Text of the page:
Updated: Jan 14
If you want to kill a joke, analyze it. Humor doesn’t hold up well under scrutiny, as we all discover when we come upon a group of laughing friends and ask, “What was so funny?” Nine times out of ten, the humor drips through the sieve of explanation and we’re left standing awkwardly with a flat, humorless “story.” Similarly, studying the dozen or so theories of humor won’t make you laugh, I promise.
Humor is also very personal; things that I find hilariously funny can leave my husband scratching his head and wondering who exactly he married. On the other hand, I have a low tolerance for comedians, and you’ll rarely catch me even browsing movies labeled “comedy.” I’m probably a touch too serious, but I do have a sense of humor, and my favorite books (not labeled “comedic”) are laced with it.
“Show, don’t tell” might be the most common advice given to young writers, and although most stories probably need a bit of showing and a bit of telling, humor in a character brings them to life as well as providing the reader with essential insight into who this person really is. As a bonus, we feel friendly toward (even fictional) people who make us laugh.
I grew up on C.S. Lewis’s Chronicles of Narnia, and I find that its characters and situations and stories live in my mind more than any other books. I’d be surprised to hear anyone call The Magician’s Nephew a funny book, but humor plays a significant role in a few scenes. In this book (the first of the series if we’re figuring chronologically), Aslan brings Narnia to life. The Lion is now surrounded by the new-made Talking Beasts he has called into existence. He has just given them voice, and now he speaks:
“Creatures, I give you yourselves,” said the strong, happy voice of Aslan. “I give to you forever this land of Narnia. I give you the woods, the fruits, the rivers. I give you the stars and I give you myself. The Dumb Beasts whom I have not chosen are yours also. Treat them gently and cherish them but do not go back to their ways lest you cease to be Talking Beasts. For out of them you were taken and into them you can return. Do not so.”
“No, Aslan, we won’t, we won’t,” said everyone. But one perky jackdaw added in a loud voice, “No fear!” and everyone else had finished just before he said it so that his words came out quite clear in a dead silence; and perhaps you have found out how awful that can be--say, at a party. The Jackdaw became so embarrassed that it hid its head under its wing as if it were going to sleep. And all the other animals began making various queer noises which are their ways of laughing and which, of course, no one has ever heard in our world. They tried at first to suppress it, but Aslan said:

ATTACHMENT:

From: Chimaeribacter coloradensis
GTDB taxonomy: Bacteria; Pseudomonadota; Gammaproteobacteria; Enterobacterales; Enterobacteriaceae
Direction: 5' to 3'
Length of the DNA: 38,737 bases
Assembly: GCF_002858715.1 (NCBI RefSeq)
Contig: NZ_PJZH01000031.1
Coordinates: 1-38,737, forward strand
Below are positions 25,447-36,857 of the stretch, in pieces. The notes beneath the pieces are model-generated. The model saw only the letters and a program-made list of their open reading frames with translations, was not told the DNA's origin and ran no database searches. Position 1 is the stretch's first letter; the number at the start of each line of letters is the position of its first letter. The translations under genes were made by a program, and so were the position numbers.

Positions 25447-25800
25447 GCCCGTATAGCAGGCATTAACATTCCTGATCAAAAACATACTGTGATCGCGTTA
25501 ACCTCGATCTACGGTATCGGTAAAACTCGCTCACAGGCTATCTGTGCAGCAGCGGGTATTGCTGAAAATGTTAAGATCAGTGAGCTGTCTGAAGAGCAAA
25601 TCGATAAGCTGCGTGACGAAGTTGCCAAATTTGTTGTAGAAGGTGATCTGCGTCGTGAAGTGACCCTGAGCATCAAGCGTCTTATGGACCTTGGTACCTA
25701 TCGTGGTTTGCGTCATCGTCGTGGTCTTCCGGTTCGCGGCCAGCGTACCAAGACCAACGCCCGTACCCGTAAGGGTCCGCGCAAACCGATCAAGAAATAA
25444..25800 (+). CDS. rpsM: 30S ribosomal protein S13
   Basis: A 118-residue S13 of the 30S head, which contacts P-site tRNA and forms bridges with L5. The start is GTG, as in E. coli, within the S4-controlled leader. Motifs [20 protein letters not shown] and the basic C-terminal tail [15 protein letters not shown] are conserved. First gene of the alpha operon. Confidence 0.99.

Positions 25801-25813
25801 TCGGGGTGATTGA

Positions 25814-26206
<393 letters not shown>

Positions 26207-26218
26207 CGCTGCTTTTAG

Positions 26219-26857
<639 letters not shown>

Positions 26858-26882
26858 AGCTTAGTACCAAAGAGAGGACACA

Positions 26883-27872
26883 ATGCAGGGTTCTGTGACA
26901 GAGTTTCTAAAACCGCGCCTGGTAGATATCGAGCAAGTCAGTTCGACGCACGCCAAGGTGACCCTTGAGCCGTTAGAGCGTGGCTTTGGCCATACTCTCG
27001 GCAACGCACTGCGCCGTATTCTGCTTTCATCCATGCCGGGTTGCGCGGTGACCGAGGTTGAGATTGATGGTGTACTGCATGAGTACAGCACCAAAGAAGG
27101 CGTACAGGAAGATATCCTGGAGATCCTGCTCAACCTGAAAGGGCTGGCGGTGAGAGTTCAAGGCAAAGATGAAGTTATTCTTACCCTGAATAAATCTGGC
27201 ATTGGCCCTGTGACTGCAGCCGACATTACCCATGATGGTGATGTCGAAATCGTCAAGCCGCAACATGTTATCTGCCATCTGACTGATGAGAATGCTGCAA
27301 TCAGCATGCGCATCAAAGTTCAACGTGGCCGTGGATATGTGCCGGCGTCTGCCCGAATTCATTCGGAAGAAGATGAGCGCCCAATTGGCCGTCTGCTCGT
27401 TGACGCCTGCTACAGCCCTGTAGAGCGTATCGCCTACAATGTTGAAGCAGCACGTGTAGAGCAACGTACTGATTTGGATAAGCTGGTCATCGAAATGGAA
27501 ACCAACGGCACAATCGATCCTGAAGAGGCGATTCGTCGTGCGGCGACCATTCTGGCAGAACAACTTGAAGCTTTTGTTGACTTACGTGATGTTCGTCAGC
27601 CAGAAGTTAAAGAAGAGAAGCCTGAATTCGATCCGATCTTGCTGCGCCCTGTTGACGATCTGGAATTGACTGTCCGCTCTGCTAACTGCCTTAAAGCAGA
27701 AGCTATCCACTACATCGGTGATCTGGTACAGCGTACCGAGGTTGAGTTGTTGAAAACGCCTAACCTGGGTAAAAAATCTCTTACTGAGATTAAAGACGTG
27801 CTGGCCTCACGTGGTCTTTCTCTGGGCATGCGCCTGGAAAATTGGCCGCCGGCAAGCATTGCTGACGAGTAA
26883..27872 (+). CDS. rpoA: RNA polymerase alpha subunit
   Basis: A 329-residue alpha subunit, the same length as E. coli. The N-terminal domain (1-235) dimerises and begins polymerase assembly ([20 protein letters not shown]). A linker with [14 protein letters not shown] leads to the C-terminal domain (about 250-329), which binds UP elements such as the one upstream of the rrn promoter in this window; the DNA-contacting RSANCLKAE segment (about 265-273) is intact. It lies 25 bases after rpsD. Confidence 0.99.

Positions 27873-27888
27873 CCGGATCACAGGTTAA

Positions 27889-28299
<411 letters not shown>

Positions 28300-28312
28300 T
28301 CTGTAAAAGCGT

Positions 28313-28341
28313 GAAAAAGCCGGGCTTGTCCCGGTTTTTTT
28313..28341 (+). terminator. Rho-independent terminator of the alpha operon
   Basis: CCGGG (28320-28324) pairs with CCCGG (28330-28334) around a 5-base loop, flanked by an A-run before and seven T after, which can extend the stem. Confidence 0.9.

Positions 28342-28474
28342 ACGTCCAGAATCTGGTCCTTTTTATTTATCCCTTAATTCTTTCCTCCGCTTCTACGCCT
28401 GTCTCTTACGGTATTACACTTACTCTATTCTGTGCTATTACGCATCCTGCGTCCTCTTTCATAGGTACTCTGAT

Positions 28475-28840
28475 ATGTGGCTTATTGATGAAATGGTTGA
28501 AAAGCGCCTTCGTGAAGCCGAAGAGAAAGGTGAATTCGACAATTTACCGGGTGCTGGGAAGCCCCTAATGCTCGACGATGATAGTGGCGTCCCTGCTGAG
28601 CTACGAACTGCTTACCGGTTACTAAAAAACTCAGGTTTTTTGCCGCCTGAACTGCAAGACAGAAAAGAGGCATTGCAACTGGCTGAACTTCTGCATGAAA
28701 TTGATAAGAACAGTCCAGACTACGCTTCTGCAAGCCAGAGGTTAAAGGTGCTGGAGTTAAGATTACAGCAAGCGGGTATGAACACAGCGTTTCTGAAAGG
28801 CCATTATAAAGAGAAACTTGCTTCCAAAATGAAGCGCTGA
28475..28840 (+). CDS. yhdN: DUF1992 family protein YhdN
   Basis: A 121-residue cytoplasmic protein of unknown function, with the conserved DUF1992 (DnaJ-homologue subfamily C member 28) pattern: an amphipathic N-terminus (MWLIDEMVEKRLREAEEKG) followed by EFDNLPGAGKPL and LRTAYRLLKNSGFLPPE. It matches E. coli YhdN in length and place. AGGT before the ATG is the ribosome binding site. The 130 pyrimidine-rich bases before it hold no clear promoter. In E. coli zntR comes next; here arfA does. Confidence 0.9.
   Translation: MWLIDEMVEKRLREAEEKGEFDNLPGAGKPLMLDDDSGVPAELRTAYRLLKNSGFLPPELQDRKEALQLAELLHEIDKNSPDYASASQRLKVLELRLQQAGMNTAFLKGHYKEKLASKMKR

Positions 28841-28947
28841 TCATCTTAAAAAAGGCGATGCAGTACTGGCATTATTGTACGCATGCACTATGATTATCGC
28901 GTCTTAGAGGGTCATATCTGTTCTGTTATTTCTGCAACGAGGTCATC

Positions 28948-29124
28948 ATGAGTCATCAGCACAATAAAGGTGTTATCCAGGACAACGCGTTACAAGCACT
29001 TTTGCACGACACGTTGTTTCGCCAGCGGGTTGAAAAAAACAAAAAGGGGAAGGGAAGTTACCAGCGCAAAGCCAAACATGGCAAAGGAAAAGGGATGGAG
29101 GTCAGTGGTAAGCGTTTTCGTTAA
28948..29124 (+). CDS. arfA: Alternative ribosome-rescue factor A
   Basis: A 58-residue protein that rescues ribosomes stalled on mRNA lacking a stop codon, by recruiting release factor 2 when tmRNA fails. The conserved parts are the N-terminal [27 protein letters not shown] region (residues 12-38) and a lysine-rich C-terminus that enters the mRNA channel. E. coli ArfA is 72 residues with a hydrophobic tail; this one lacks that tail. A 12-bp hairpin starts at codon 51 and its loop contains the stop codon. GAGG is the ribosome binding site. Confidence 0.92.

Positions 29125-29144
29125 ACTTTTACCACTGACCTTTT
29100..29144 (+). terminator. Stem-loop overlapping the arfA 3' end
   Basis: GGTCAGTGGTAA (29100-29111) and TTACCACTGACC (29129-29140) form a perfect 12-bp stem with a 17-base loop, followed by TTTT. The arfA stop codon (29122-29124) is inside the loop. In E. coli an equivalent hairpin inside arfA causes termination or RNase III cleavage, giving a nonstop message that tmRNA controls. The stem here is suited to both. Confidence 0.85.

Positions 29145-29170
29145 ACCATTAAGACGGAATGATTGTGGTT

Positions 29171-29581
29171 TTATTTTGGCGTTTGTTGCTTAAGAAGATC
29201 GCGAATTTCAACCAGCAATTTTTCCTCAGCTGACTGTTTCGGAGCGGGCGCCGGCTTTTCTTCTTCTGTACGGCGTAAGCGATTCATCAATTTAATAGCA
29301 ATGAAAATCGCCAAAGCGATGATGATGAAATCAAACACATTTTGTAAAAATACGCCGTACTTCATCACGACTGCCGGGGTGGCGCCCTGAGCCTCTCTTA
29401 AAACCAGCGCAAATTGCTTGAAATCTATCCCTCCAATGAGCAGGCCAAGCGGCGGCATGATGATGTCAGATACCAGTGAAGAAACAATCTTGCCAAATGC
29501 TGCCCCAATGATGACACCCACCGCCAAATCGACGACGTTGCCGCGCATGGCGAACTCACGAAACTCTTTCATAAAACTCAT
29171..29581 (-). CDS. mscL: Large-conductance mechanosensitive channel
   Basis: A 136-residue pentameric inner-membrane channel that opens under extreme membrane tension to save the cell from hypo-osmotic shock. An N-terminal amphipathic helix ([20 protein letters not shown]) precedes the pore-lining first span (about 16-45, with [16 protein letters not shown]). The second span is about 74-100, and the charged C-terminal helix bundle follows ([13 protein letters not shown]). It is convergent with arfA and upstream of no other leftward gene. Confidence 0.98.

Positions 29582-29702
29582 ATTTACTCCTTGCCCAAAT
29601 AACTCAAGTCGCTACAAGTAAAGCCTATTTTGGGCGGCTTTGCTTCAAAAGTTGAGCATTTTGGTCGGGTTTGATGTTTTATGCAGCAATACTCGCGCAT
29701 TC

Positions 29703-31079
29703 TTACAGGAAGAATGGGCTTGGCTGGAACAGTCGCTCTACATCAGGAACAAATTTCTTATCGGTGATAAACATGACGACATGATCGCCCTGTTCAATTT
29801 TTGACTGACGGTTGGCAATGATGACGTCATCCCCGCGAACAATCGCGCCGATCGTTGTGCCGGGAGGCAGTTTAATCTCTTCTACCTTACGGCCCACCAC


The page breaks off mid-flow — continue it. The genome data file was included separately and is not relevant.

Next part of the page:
“Laugh and fear not, creatures. Now that you are no longer dumb and witless, you need not always be grave. For jokes as well as justice come in with speech.”
So they all let themselves go. And there was such merriment that the Jackdaw himself plucked up courage again and perched on the cab-horse’s head, between its ears, clapping its wings, and said:
“Aslan! Aslan! Have I made the first joke? Will everybody always be told how I made the first joke?”
“No, little friend,” said the Lion. “You have not made the first joke; you have only been the first joke.” Then everybody laughed more than ever; but the Jackdaw didn’t mind and laughed just as loud till the horse shook its head and the Jackdaw lost its balance and fell off, but remembered its wings (they were still new to it) before it reached the ground. (1)
Imagine you are writing about a brand new world and want to show that it is a joyful, comfortable place and that the ruler is “a good guy.” Now imagine Lewis introducing Aslan by telling: “Although it was clear that this mighty Lion, ruler and creator of this new world, was awe-inspiring and solemn, he also had a sense of humor and obviously cared about the animals.” Gah! I’d be putting the book down immediately. What Lewis does, though, is set up a scene in which we laugh with the animals.
Even though the jackdaw’s “No fear!” really isn’t a funny response at all, the situation makes it laughable, and we sympathize with the embarrassed jackdaw who probably feels shame and vulnerability. What will happen now? Will he be ostracized or demeaned, laughed away as stupid? Will the other creatures withdraw? How will the Lion respond to their nervous, stifled giggles? The underlying question pervading this scene is the question of whether this is a world where laughter is safe. Does dignity rule out hilarity? Is Aslan’s authority dependent on maintaining order at all costs? Is this a world of pride and hierarchy where dog eats dog and scorning our neighbor takes us to the top?